Tears welled in my eyes as I waved until the truck Drake was riding in disappeared around the corner; I was alone again. The young couple were very kind and showed a deep care for their dogs. I turned and walked back into my apartment. Time to get myself moved.

Sometime in the night I fell asleep among the small cluster of boxes that contained most of my belongings. As I groaned, stiff from sleeping on the hard floor in the cold apartment, I reached for my phone, thought better and got up. My friend would be here at noon to sign the lease and if Wendy didn’t return to sign her portion, I would still be on the hook for rent with the two of them.

It didn’t take me long to load my small car with my few belongings; I hadn’t talked to my friend who had coordinated the new room I was renting about when and where I should show up. I met my friend during her lunch at the leasing office, nervously checking my phone to see if Wendy had replied to any of my texts imploring her to give an update on her return. The leasing office closed early on Fridays, the agent reminded me as I stared out the window. God or bust. With everything I owned in my car and my destination unknown even to me, it would be all the easier to vanish, I thought.

Wendy’s Chevy Malibu nearly ran over the flowered divider in front of the leasing office as she screeched into the visitor’s spot. Just in time, I thought as I checked the clock above the agent’s head. This was surreal.

Blowing in the door in her usual confused and slightly frantic fashion, Wendy looked around for us and scurried over. She signed me off the lease, not reading the paper, scurried back out the door and disappeared; my friend and I stared at each other. The deed was done.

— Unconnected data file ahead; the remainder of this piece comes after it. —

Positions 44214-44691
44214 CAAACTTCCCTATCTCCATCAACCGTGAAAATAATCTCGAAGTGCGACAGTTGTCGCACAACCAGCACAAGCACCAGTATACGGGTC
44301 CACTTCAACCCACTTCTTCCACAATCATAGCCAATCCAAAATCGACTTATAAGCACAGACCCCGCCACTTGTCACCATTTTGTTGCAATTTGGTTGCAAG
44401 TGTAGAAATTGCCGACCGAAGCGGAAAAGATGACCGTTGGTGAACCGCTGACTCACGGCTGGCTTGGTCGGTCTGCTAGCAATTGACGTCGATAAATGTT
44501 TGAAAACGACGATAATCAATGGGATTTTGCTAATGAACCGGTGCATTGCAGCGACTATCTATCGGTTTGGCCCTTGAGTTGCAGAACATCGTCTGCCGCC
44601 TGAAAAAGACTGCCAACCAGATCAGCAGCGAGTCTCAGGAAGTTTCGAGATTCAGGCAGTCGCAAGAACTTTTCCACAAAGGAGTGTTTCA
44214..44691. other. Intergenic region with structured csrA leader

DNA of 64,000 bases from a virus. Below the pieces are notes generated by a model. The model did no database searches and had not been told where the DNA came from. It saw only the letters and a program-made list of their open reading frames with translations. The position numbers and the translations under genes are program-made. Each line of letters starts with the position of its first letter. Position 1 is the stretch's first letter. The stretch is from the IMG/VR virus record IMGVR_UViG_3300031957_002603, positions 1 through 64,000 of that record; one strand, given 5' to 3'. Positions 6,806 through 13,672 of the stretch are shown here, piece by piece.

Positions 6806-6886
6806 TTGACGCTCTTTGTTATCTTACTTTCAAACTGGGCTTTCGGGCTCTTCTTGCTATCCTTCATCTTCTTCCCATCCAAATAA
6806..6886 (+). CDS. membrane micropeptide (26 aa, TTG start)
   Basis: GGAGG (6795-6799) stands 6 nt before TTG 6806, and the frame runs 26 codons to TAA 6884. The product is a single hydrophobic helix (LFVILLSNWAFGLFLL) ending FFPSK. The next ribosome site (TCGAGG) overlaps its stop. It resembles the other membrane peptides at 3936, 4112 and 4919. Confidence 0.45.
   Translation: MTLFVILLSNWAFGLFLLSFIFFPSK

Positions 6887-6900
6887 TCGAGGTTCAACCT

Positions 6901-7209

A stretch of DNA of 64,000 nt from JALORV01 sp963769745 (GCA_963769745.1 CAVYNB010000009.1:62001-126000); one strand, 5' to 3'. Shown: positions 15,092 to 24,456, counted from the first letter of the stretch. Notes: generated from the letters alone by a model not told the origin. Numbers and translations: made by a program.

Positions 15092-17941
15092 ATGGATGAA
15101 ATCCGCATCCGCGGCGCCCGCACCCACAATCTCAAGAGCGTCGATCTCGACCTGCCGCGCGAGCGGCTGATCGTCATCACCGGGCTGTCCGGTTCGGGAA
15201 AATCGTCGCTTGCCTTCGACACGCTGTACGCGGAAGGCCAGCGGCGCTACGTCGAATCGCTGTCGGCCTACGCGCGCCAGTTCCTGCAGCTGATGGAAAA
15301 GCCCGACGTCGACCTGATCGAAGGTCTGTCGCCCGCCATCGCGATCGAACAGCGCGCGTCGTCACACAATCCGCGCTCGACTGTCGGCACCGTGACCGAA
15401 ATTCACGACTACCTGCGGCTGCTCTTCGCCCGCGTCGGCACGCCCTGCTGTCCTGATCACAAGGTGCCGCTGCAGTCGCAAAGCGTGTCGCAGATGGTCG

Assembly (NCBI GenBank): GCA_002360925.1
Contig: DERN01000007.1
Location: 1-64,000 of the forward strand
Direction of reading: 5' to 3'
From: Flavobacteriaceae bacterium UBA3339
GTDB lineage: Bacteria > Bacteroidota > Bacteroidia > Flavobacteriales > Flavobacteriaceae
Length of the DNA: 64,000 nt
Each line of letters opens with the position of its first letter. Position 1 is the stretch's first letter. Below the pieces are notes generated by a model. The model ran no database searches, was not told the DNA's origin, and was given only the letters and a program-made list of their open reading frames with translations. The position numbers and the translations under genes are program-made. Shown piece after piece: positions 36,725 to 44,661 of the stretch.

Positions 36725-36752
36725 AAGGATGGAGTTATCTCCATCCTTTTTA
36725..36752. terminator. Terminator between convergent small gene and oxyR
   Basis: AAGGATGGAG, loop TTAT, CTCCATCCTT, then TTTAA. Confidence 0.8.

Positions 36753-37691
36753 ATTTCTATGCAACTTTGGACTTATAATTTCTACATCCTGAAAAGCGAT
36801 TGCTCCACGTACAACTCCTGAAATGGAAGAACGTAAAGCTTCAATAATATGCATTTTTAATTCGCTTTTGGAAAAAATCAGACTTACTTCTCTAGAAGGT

I slept over at my friend’s house that night, leaving my loaded car parked in the street. I was comfortable in her home and felt useful most of the time, but tonight my gut was riddled in nerves and I opted instead to go for a walk, reaching for Drake’s leash and then remembering he was gone.

My friend’s neighborhood was rickety at best and news reports had screamed about a boy who had been shot on the street earlier that week, but I was comfortable. I trudged along the sidewalk, realizing slowly that the bust hadn’t happened; God had.

My mind spun. I wasn’t alone; there was no way. My phone pinged and I silenced it; I needed to think through my decision. Was I copping out too soon? The week, I realized, just couldn’t be explained away.

I found a private gazebo in a neighborhood park absently, mind turning slowly through thoughts of my exhaust pipe hose, my plea in the car and the sudden realization that I’d lost a challenge I hadn’t been prepared to be wrong for. It would be ludicrous to go out knowing there was a solution I didn’t pursue, I thought. That left me with a humbling thought: ask for help.

Intending to sit at a park bench, I found myself on my knees.

“Very funny.” My voice was nervous, much more self conscious. “So I’ve got a new job, a new and better place, Drake got the same thing and you have GOT to be kidding me. You’re out there and I get it, but you must know me and how I like to forget. I’ll walk with you, but please don’t let me forget for a second, ever, that you’re here.”

A warm breeze rippled through the darkened park, calming the chills that had plagued me throughout the week. I knelt, unaware of my knees on the concrete, and surrendered.

Comments are closed.

Create a free website or blog at

Up ↑

%d bloggers like this: